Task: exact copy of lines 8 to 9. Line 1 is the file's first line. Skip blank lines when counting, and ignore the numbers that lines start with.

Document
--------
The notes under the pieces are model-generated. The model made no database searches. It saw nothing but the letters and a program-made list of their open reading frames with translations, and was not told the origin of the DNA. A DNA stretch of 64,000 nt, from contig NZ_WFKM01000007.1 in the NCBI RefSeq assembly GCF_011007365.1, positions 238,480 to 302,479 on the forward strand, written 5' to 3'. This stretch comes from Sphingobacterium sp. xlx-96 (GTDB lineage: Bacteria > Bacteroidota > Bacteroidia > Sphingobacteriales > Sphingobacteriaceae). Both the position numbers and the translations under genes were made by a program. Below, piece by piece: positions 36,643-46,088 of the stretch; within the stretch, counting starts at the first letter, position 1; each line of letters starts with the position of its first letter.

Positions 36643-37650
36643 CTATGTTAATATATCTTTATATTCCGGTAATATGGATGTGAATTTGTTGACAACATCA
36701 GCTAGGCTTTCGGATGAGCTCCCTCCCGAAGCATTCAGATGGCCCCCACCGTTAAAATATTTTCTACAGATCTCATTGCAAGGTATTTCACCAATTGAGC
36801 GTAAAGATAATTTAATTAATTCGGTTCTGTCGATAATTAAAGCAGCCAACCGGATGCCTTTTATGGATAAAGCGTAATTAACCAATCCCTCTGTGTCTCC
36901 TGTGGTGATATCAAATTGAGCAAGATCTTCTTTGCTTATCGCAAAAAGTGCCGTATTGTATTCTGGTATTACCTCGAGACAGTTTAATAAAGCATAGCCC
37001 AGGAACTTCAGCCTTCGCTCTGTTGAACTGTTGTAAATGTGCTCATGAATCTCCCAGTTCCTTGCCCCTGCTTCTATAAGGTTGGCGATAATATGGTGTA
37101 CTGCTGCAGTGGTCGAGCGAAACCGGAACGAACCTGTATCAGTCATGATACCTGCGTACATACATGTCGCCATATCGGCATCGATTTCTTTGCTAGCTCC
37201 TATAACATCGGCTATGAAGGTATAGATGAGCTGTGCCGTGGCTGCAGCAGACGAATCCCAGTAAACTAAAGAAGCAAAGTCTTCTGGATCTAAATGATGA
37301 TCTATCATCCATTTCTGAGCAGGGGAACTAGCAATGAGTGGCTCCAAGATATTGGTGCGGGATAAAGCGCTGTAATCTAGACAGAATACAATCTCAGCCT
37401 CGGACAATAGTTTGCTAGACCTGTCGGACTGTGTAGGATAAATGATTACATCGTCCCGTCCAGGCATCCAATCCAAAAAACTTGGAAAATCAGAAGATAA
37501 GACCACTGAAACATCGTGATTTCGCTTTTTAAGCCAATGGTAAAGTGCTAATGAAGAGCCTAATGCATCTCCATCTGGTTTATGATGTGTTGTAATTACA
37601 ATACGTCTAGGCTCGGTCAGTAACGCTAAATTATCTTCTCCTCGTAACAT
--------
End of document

37101 CTGCTGCAGTGGTCGAGCGAAACCGGAACGAACCTGTATCAGTCATGATACCTGCGTACATACATGTCGCCATATCGGCATCGATTTCTTTGCTAGCTCC
37201 TATAACATCGGCTATGAAGGTATAGATGAGCTGTGCCGTGGCTGCAGCAGACGAATCCCAGTAAACTAAAGAAGCAAAGTCTTCTGGATCTAAATGATGA